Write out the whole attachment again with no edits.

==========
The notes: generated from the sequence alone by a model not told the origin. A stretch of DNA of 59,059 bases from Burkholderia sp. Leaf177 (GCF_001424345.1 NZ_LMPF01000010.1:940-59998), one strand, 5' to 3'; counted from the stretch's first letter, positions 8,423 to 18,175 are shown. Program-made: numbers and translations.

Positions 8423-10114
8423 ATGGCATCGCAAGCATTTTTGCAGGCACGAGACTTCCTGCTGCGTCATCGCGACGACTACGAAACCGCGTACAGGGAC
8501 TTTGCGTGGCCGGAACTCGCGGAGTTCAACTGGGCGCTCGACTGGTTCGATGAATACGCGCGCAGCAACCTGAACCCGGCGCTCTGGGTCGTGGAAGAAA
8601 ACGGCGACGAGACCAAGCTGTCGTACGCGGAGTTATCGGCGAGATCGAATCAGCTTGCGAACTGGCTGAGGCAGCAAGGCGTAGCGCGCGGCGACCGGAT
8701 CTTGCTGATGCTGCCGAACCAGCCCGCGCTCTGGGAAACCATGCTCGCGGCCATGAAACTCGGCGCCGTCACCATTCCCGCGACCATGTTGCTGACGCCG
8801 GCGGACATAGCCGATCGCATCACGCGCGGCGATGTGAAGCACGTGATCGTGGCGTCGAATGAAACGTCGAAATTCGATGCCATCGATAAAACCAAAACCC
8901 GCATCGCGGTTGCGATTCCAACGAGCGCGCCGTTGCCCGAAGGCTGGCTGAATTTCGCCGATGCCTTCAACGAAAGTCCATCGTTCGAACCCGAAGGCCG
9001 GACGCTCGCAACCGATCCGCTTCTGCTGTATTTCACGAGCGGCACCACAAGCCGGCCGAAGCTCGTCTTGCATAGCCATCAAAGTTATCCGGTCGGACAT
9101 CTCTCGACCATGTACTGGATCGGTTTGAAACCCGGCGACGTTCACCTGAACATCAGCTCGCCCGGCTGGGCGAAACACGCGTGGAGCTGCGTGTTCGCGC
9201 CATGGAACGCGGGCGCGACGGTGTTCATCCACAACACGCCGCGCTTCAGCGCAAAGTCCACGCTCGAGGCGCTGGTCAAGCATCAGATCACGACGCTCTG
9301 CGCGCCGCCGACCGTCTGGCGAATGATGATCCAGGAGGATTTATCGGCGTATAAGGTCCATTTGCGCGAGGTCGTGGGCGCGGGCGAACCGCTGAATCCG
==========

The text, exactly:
The notes: generated from the sequence alone by a model not told the origin. A stretch of DNA of 59,059 bases from Burkholderia sp. Leaf177 (GCF_001424345.1 NZ_LMPF01000010.1:940-59998), one strand, 5' to 3'; counted from the stretch's first letter, positions 8,423 to 18,175 are shown. Program-made: numbers and translations.

Positions 8423-10114
8423 ATGGCATCGCAAGCATTTTTGCAGGCACGAGACTTCCTGCTGCGTCATCGCGACGACTACGAAACCGCGTACAGGGAC
8501 TTTGCGTGGCCGGAACTCGCGGAGTTCAACTGGGCGCTCGACTGGTTCGATGAATACGCGCGCAGCAACCTGAACCCGGCGCTCTGGGTCGTGGAAGAAA
8601 ACGGCGACGAGACCAAGCTGTCGTACGCGGAGTTATCGGCGAGATCGAATCAGCTTGCGAACTGGCTGAGGCAGCAAGGCGTAGCGCGCGGCGACCGGAT
8701 CTTGCTGATGCTGCCGAACCAGCCCGCGCTCTGGGAAACCATGCTCGCGGCCATGAAACTCGGCGCCGTCACCATTCCCGCGACCATGTTGCTGACGCCG
8801 GCGGACATAGCCGATCGCATCACGCGCGGCGATGTGAAGCACGTGATCGTGGCGTCGAATGAAACGTCGAAATTCGATGCCATCGATAAAACCAAAACCC
8901 GCATCGCGGTTGCGATTCCAACGAGCGCGCCGTTGCCCGAAGGCTGGCTGAATTTCGCCGATGCCTTCAACGAAAGTCCATCGTTCGAACCCGAAGGCCG
9001 GACGCTCGCAACCGATCCGCTTCTGCTGTATTTCACGAGCGGCACCACAAGCCGGCCGAAGCTCGTCTTGCATAGCCATCAAAGTTATCCGGTCGGACAT
9101 CTCTCGACCATGTACTGGATCGGTTTGAAACCCGGCGACGTTCACCTGAACATCAGCTCGCCCGGCTGGGCGAAACACGCGTGGAGCTGCGTGTTCGCGC
9201 CATGGAACGCGGGCGCGACGGTGTTCATCCACAACACGCCGCGCTTCAGCGCAAAGTCCACGCTCGAGGCGCTGGTCAAGCATCAGATCACGACGCTCTG
9301 CGCGCCGCCGACCGTCTGGCGAATGATGATCCAGGAGGATTTATCGGCGTATAAGGTCCATTTGCGCGAGGTCGTGGGCGCGGGCGAACCGCTGAATCCG